After completing this study unit you will be able to:
- Understand the organization of the different layers of the retina.
- Identify these layers in histological sections.
The retina constitutes the inner layer (internal tunic) of the eyeball. Its function is to convert visual stimuli from the outside environment into neural impulses that are transmitted to the cerebral cortex via the optic nerve for interpretation and analysis.
The retina is composed of epithelial, glial, and neural cells that are organized into 10 distinctive layers. Out of these, the first 9 layers belong to the inner neurosensory retina, one of which are the photoreceptors that are sensitive to light. The 10th layer constitutes the outer retinal pigmented epithelium (RPE), which serves to absorb light that passes through the retina and prevent it from reflecting back to the neurosensory layer.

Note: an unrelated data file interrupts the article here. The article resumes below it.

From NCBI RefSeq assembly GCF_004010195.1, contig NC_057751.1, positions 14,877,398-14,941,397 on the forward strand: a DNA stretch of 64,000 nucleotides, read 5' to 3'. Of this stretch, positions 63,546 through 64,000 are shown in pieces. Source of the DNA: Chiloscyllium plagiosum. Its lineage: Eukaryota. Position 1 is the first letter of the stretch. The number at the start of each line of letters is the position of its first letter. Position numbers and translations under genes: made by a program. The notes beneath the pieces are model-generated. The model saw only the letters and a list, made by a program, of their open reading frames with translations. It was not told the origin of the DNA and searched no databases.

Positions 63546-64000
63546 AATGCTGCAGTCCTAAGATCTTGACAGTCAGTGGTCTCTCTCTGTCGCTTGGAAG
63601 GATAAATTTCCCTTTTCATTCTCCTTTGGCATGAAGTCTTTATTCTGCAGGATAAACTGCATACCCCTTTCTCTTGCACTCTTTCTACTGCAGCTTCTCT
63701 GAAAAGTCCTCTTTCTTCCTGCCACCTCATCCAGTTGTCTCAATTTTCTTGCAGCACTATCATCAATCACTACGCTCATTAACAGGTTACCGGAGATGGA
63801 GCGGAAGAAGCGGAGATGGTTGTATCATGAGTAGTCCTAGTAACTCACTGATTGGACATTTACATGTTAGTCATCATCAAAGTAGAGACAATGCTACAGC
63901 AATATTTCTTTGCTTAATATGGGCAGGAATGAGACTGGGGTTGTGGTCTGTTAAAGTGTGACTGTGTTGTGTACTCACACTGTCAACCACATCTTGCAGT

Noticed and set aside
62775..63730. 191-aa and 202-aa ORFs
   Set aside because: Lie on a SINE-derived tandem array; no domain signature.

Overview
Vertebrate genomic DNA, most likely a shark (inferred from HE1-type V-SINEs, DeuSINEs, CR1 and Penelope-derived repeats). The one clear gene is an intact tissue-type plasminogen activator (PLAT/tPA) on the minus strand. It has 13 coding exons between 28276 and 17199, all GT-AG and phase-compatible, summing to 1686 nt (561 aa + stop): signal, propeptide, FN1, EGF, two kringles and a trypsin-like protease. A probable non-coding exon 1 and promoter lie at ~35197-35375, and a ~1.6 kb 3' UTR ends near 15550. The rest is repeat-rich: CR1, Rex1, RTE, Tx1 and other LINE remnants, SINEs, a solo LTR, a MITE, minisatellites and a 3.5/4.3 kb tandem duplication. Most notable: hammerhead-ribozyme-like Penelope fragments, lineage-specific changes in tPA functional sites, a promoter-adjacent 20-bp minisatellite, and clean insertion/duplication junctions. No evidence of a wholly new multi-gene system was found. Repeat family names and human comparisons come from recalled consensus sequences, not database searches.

Examine each layer in the following image gallery:
Now that you have reviewed these illustrations, you can move on to a more advanced stage with the following histological sections of the retina.
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